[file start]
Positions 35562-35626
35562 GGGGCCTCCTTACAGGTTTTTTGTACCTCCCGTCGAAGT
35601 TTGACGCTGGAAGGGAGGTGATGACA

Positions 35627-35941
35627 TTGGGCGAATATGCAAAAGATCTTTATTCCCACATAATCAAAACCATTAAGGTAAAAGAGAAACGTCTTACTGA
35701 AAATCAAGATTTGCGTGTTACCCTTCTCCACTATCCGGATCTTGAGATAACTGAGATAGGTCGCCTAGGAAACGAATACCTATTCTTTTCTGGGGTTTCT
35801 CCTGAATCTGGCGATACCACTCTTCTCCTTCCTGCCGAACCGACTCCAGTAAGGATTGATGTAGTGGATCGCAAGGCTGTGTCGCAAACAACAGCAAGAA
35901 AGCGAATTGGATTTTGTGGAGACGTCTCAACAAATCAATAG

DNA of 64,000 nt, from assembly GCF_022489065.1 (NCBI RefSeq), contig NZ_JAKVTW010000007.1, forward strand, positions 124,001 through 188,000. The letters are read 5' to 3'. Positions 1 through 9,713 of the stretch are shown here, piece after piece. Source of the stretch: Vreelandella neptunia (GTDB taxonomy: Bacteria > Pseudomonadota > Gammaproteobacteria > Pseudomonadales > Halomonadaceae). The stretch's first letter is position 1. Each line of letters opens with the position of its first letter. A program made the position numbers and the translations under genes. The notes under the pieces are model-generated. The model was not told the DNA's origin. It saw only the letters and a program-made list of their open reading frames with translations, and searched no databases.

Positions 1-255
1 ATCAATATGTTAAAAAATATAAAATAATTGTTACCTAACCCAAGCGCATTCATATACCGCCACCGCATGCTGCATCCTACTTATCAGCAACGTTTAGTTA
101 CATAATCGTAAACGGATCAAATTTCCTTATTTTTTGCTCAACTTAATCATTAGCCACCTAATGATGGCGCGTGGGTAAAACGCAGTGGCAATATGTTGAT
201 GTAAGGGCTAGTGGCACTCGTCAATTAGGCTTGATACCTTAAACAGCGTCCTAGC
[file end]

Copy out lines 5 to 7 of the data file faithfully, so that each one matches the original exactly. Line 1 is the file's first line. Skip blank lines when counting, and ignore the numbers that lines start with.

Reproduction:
35627 TTGGGCGAATATGCAAAAGATCTTTATTCCCACATAATCAAAACCATTAAGGTAAAAGAGAAACGTCTTACTGA
35701 AAATCAAGATTTGCGTGTTACCCTTCTCCACTATCCGGATCTTGAGATAACTGAGATAGGTCGCCTAGGAAACGAATACCTATTCTTTTCTGGGGTTTCT
35801 CCTGAATCTGGCGATACCACTCTTCTCCTTCCTGCCGAACCGACTCCAGTAAGGATTGATGTAGTGGATCGCAAGGCTGTGTCGCAAACAACAGCAAGAA